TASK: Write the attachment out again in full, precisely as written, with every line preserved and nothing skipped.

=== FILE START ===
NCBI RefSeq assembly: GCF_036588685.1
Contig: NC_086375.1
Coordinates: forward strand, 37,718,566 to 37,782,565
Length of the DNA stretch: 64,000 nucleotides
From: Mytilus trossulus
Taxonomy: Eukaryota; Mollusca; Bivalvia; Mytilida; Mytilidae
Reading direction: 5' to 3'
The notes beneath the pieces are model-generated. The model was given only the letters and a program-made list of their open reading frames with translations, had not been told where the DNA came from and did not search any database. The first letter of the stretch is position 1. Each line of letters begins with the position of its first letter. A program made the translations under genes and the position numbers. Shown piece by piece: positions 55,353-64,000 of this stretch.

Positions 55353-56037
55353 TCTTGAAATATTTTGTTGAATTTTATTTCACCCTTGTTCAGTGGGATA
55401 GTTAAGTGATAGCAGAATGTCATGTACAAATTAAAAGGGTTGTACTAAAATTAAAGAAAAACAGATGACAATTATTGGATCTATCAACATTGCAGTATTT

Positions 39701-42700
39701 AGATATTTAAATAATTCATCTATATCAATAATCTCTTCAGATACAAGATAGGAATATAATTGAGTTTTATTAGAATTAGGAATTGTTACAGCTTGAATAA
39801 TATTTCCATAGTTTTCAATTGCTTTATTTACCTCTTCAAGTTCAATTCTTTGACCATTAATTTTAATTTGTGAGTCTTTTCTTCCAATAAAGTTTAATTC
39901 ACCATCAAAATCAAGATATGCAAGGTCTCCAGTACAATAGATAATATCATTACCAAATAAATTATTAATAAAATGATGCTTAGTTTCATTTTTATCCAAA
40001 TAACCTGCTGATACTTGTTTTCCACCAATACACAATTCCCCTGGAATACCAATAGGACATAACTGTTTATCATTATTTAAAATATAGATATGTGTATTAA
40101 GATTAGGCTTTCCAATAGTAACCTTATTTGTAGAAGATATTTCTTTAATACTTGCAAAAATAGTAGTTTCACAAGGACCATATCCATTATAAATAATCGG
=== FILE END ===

NCBI RefSeq assembly: GCF_036588685.1
Contig: NC_086375.1
Coordinates: forward strand, 37,718,566 to 37,782,565
Length of the DNA stretch: 64,000 nucleotides
From: Mytilus trossulus
Taxonomy: Eukaryota; Mollusca; Bivalvia; Mytilida; Mytilidae
Reading direction: 5' to 3'
The notes beneath the pieces are model-generated. The model was given only the letters and a program-made list of their open reading frames with translations, had not been told where the DNA came from and did not search any database. The first letter of the stretch is position 1. Each line of letters begins with the position of its first letter. A program made the translations under genes and the position numbers. Shown piece by piece: positions 55,353-64,000 of this stretch.

Positions 55353-56037
55353 TCTTGAAATATTTTGTTGAATTTTATTTCACCCTTGTTCAGTGGGATA
55401 GTTAAGTGATAGCAGAATGTCATGTACAAATTAAAAGGGTTGTACTAAAATTAAAGAAAAACAGATGACAATTATTGGATCTATCAACATTGCAGTATTT

Positions 39701-42700
39701 AGATATTTAAATAATTCATCTATATCAATAATCTCTTCAGATACAAGATAGGAATATAATTGAGTTTTATTAGAATTAGGAATTGTTACAGCTTGAATAA
39801 TATTTCCATAGTTTTCAATTGCTTTATTTACCTCTTCAAGTTCAATTCTTTGACCATTAATTTTAATTTGTGAGTCTTTTCTTCCAATAAAGTTTAATTC
39901 ACCATCAAAATCAAGATATGCAAGGTCTCCAGTACAATAGATAATATCATTACCAAATAAATTATTAATAAAATGATGCTTAGTTTCATTTTTATCCAAA
40001 TAACCTGCTGATACTTGTTTTCCACCAATACACAATTCCCCTGGAATACCAATAGGACATAACTGTTTATCATTATTTAAAATATAGATATGTGTATTAA
40101 GATTAGGCTTTCCAATAGTAACCTTATTTGTAGAAGATATTTCTTTAATACTTGCAAAAATAGTAGTTTCACAAGGACCATATCCATTATAAATAATCGG